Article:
After being acquired in the trade that sent Derek Fisher away, there weren’t many hopes that Hill would be anything more than a placeholder that could provide spot minutes should the Lakers’ reserve big men continue to falter. After nursing an MCL sprain almost immediately after he was acquired, those hopes nearly disappeared entirely. However, as the Lakers reserve bigs continued their up and down play, the hope that Hill would get his chance to play started to become more prevalent. When Hill finally got his shot and was inserted into the lineup he never relinquished his role as the Lakers’ primary back up to Gasol and Bynum.

In those last few regular season games and into the playoffs, Hill showed a knack for attacking the glass, flashed good quickness and instincts in defending the pick and roll, and generally embraced his role as an energy man that would fill in the gaps next to his more skilled front court partner. His hardhat mentality fit perfectly next to both Bynum and Gasol as he consistently attacked the front of the rim on offense (gobbling up offensive rebounds and getting easy baskets in the process) and provided solid secondary help as a rim protector on defense.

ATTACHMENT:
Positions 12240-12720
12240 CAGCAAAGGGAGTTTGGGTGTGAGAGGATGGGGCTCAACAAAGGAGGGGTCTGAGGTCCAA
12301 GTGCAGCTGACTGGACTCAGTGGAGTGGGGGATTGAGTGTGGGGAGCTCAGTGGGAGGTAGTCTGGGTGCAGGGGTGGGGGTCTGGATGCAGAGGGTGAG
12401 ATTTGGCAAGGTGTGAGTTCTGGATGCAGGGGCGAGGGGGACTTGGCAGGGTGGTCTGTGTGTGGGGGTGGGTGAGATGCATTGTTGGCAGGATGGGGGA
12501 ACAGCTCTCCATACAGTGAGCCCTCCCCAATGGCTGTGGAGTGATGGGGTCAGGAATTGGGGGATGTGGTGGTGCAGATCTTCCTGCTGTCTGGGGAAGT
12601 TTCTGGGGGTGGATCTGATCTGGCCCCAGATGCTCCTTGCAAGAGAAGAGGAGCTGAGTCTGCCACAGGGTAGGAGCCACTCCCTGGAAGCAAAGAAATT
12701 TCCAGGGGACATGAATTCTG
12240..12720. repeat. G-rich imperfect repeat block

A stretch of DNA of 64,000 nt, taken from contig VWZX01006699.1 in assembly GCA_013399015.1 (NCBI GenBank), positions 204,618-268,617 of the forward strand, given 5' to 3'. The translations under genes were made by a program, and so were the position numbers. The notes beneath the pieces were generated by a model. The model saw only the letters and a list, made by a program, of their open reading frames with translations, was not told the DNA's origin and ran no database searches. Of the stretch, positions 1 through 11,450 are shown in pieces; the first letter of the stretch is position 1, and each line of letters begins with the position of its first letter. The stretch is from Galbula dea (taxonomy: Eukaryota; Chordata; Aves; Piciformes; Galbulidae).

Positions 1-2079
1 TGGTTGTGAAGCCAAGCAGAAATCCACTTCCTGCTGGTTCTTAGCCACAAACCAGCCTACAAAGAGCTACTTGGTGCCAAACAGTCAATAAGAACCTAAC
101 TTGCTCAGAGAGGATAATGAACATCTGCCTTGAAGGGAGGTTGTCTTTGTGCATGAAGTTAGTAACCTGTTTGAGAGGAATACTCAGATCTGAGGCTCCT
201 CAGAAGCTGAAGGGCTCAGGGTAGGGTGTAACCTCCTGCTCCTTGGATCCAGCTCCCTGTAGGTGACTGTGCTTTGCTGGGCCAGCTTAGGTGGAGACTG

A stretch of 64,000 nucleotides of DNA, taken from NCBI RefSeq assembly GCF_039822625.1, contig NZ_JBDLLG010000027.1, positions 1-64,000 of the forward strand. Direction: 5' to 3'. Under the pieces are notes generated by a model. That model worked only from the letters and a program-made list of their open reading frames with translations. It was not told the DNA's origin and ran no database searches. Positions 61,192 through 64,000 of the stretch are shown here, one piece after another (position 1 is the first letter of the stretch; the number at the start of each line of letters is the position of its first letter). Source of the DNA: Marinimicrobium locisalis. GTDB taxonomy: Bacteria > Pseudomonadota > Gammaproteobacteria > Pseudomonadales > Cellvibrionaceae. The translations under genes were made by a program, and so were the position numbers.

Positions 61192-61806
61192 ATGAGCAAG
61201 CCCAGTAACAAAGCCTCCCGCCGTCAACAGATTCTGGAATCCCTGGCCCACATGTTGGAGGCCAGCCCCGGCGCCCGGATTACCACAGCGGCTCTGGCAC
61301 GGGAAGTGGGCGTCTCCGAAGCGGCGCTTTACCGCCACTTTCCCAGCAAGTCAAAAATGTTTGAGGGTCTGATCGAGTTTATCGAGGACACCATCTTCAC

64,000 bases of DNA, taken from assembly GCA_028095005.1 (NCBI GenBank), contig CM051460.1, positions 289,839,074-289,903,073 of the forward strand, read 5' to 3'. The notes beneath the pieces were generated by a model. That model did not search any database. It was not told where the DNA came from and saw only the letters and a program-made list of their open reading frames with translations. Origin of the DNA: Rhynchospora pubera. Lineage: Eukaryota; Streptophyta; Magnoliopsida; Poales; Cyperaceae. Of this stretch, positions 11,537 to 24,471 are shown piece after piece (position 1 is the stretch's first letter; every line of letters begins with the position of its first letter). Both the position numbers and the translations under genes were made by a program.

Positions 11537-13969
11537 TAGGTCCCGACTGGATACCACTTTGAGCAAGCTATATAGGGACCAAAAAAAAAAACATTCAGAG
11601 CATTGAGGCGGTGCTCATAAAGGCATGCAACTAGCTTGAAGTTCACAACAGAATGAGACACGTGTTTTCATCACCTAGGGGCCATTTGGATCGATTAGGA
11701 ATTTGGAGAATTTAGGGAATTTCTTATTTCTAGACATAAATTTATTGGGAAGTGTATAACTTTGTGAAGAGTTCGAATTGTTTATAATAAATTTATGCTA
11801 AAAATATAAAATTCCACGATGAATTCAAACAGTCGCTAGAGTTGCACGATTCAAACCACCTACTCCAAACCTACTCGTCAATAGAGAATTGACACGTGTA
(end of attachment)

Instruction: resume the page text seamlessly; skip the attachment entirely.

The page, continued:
HIs game game wasn’t filled with skill, but the Lakers didn’t need it to be. Hill played hard, never ventured too far outside of his skill set, and seemed to provide exactly what the coaches asked of him. The fact that he showed just enough range on his jumper (he can knock down shots out to about 16 feet when he’s set and unguarded) meant he could play off Bynum and his ruggedness around the rim and ability to carve out space made him a nice partner for Pau. He didn’t always play well – what reserve really does? – but when he did, he brought a level of production that had been missing from any reserve big man on the roster.